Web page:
Hand-held learning devices can boost school pupils’ grasp of grammar, according to a new study of technology and education.
Researchers found that a technology-fronted learning system significantly improved primary children’s grammar achievement and was particularly effective for average- and low-achieving pupils. The researchers say that if these results held over a school year, these pupils would make between three and four months of additional progress.
The study, by the Institute for Effective Education (IEE) at the University of York, involved a large randomised evaluation in more than 40 primary schools of the use of Questions for Learning (QfL), a technology-enhanced, self-paced learning tool.
In QfL, pupils use a special wireless hand-held device called the Promethean ActivExpression and can respond to progressively more difficult questions that are presented on screen. The questions appear on the handset at the rate that the child answers them. QfL designers say this allows both more advanced and weaker pupils to answer in a private way at a pace appropriate to them.
Pupils using the system receive immediate feedback on their handsets on whether or not their answers are correct while the teacher sees a developing chart on his or her computer screen, showing how each pupil is performing. The teacher can then intervene immediately to support struggling pupils and identify which aspects of the curriculum require revisiting or re-teaching.
If several children are getting many questions wrong, the teacher can pause the session and re-teach to the whole class, or a small group, the concepts or skills they have missed or do not understand.
In the trial, researchers evaluated the effectiveness of short exposure to QfL on learning of grammar, taking place over a 12-week period. One Year 5 class – made up of eight and nine year olds - from each of 42 primary schools in nine local authorities in the north of England and North Wales took part in the study. Schools were randomly assigned to either use QfL or to continue with their regular grammar teaching, acting as a control for the study.
Principal researcher Dr Mary Sheard, from the IEE, said: “We found that pupils in classes who used QfL showed significant gains in grammar compared with pupils in the control group. This improvement was greater in schools that used QfL at least three days each week, as prescribed, and for low- and average-achieving students.”
At the end of the study, all of the teachers involved said they would recommend the strategy to other teachers. Overall student engagement increased according to 93 per cent of the QfL teachers.
One teacher said: “It’s a great way of teaching grammar – fun and child friendly. It allows me to see the areas of grammar children are finding tricky so I can revisit them.”
QfL was well-received by pupils too. “It helps with giving you a boost, with things that you just can’t quite understand. They give you chances to get your answer right. It is the best grammar gadget ever,” said one pupil.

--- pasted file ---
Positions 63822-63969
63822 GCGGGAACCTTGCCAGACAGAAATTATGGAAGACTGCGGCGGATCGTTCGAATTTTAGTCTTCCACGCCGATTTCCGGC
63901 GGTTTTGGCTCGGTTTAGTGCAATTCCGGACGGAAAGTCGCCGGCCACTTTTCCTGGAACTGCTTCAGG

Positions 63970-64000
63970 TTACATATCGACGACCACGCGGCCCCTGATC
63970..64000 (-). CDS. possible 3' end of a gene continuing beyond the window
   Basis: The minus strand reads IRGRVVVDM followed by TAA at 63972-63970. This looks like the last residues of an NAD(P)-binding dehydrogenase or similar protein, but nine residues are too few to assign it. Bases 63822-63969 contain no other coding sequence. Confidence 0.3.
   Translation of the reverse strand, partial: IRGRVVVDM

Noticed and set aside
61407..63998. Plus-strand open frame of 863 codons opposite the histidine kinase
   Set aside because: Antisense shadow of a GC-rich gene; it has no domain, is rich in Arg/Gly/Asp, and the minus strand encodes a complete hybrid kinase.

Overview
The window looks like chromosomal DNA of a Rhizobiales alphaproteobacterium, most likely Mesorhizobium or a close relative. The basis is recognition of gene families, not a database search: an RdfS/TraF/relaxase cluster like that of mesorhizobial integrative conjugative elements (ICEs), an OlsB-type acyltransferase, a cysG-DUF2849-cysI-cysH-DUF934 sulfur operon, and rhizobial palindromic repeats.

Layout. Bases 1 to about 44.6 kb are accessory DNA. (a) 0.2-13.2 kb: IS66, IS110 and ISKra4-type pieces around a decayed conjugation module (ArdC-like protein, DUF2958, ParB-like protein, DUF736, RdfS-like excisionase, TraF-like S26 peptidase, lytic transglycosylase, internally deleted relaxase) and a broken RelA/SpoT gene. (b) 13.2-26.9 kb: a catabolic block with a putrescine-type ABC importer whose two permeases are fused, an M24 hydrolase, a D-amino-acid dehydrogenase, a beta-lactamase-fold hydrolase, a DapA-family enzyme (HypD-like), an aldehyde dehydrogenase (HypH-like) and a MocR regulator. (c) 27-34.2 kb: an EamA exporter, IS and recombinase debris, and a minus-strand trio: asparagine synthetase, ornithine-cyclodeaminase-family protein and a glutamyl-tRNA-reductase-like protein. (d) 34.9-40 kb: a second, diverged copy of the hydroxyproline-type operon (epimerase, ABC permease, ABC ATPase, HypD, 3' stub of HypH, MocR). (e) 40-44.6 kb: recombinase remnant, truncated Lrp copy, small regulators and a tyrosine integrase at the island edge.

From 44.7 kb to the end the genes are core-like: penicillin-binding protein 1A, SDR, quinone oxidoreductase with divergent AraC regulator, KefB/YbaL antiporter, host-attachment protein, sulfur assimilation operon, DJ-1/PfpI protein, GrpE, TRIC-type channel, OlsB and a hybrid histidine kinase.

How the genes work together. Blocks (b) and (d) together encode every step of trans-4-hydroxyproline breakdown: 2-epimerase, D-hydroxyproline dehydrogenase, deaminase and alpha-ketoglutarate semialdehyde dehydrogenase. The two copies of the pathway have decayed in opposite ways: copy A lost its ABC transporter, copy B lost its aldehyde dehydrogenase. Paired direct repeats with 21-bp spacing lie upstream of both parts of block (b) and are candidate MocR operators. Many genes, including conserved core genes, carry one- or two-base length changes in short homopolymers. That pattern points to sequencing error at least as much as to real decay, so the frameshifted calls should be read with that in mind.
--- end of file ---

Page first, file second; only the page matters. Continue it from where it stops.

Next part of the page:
Dr Sheard added: “This study provides important insights into how to enable this pioneering area of technology-enhanced teaching and learning to become increasingly effective in supporting pupils’ achievement in grammar.”
The Institute for Effective Education (IEE) is campaigning for better evidence of what works in education. It conducts evaluations of education programmes and practice, with its work mainly focused on literacy, numeracy and science in the UK and overseas. A previous study of QfL found strong positive effects on maths achievement in English primary schools.
Meanwhile, a special computer typeface designed to make words on screens easier to read for dyslexic people is gaining ground thanks to its effectiveness and versatility.
The free-to-use OpenDyslexic font is designed to give "gravity" to letters – making them much thicker at the bottom of each character – helping prevent the reader’s brain from rotating them. In addition each letter is unique to avoid flipping and swapping in the mind.
Created by Aberlardo Gonzalez, an app designer based in New Hampshire, US, the font can be used on a wide range of popular technology, including Windows, Apple Mac and Linux computers and Android, Kindle and Sony Reader ebook devices.
It can also be embedded as the default typeface on a website, and allow use on Apple’s iOS devices via the popular app Instapaper and through Gonzalez’s own OpenWeb - a free web browser based on the font.
Mr Gonzalez said he had seen similar fonts for dyslexic people but these were expensive so he began work on an open-source version that everyone could contribute to and help out with.
Since it was released at the end of last year, the project has quickly gained attention and Mr Gonzalez said he was hoping the major technology firms – including Sony, Amazon and Google – will include OpenDyslexic as a mainstream option.